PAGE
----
Physics , 2004, DOI: 10.1063/1.1890467
Abstract: We describe a new biasing scheme for single photon detectors based on superconducting tunnel junctions. It replaces a single detector junction with a circuit of three junctions and achieves biasing of a detector junction at subgap currents without the use of an external magnetic field. The biasing occurs through the nonlinear interaction of the three junctions, which we demonstrate through numerical simulation. This nonlinear state is numerically stable against external fluctuations and is compatible with high fidelity electrical readout of the photon-induced current. The elimination of the external magnetic field potentially increases the capability of these types of photon detectors and eases constraints involved in the fabrication of large detector arrays.
HDR - A Hysteresis-Driven Routing Algorithm for Energy Harvesting Tag Networks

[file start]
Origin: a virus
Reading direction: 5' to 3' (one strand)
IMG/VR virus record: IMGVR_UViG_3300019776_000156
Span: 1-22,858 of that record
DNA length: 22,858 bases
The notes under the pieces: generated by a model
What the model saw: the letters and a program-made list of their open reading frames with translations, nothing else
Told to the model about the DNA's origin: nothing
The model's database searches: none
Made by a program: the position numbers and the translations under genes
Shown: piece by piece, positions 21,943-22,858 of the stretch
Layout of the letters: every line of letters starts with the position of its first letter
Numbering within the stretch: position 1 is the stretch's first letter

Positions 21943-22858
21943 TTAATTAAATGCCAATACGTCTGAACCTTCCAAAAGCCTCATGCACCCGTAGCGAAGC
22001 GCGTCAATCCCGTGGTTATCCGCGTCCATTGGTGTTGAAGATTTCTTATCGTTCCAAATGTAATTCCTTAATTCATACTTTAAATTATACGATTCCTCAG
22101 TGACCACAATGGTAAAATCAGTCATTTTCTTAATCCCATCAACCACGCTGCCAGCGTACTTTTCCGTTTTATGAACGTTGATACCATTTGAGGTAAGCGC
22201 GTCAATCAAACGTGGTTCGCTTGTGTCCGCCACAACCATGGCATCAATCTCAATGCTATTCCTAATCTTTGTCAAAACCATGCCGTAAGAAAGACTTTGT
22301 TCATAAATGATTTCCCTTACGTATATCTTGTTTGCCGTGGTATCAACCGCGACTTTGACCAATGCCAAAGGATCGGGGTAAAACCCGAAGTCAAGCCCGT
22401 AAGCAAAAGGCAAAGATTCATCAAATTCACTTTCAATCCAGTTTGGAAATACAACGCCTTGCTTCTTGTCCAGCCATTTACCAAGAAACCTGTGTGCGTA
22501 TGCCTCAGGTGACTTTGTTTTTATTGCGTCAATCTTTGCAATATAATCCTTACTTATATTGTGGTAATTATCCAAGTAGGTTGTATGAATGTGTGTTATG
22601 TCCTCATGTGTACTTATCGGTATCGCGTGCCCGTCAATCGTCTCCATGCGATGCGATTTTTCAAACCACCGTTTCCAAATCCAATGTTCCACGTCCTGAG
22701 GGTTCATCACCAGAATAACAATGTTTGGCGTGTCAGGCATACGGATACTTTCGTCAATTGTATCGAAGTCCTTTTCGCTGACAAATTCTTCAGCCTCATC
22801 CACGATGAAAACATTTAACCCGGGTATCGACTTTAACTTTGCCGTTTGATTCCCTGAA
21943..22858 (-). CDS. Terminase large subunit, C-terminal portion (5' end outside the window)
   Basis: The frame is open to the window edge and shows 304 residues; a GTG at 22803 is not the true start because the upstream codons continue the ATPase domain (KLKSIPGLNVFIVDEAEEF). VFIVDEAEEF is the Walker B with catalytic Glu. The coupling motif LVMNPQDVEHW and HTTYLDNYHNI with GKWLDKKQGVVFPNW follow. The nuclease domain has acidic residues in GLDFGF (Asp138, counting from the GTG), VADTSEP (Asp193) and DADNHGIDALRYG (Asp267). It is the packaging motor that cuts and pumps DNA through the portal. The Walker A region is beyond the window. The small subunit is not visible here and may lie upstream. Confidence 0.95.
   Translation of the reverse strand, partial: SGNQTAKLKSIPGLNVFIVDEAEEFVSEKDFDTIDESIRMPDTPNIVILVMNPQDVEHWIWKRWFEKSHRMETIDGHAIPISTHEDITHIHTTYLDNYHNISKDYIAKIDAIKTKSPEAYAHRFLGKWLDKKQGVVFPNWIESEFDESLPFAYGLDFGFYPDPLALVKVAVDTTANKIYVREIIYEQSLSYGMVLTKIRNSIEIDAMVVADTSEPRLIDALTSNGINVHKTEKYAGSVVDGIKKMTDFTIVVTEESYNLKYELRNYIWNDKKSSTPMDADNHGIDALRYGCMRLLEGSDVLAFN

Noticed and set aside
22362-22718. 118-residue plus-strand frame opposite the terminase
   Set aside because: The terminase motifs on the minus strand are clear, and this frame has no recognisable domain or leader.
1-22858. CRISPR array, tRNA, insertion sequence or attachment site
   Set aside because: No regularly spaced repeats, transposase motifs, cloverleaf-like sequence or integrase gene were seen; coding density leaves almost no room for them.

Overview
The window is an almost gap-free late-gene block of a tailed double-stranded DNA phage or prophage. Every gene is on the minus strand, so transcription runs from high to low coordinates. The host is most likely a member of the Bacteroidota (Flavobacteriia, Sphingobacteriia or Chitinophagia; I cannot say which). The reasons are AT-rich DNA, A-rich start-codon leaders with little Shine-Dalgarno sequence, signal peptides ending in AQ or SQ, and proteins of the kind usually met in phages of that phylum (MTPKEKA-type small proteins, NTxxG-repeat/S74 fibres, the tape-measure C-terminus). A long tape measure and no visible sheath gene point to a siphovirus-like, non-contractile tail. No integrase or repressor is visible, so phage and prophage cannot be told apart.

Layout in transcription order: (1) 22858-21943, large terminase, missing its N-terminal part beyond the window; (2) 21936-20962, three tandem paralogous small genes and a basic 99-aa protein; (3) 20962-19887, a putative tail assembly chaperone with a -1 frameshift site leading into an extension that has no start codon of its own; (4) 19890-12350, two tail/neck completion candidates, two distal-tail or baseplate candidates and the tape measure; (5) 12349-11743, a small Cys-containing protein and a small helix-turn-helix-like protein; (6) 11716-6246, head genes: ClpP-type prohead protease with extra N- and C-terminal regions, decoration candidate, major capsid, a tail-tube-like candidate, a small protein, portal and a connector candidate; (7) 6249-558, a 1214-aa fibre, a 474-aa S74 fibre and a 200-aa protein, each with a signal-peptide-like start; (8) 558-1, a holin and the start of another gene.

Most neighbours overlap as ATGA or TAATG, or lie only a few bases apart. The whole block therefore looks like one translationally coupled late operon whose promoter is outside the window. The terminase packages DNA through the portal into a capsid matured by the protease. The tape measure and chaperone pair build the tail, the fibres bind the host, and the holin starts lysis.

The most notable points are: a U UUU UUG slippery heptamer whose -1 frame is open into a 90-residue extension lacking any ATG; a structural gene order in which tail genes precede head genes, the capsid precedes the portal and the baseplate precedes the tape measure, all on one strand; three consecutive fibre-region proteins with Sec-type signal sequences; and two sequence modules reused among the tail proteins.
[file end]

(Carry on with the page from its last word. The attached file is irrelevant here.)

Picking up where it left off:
Adrian Segall
Computer Science , 2015,
Abstract: The work contains a first attempt to treat the problem of routing in networks with energy harvesting units. We propose HDR - a Hysteresis Based Routing Algorithm and analyse it in a simple diamond network. We also consider a network with three forwarding nodes. The results are used to give insight into its application in general topology networks and to general harvesting patterns.
Exploring Possible Encounters between New Governance, Law and Constitutionalism in the European Union  [PDF]
Samantha Velluti
Beijing Law Review (BLR) , 2013, DOI: 10.4236/blr.2013.41002
Abstract: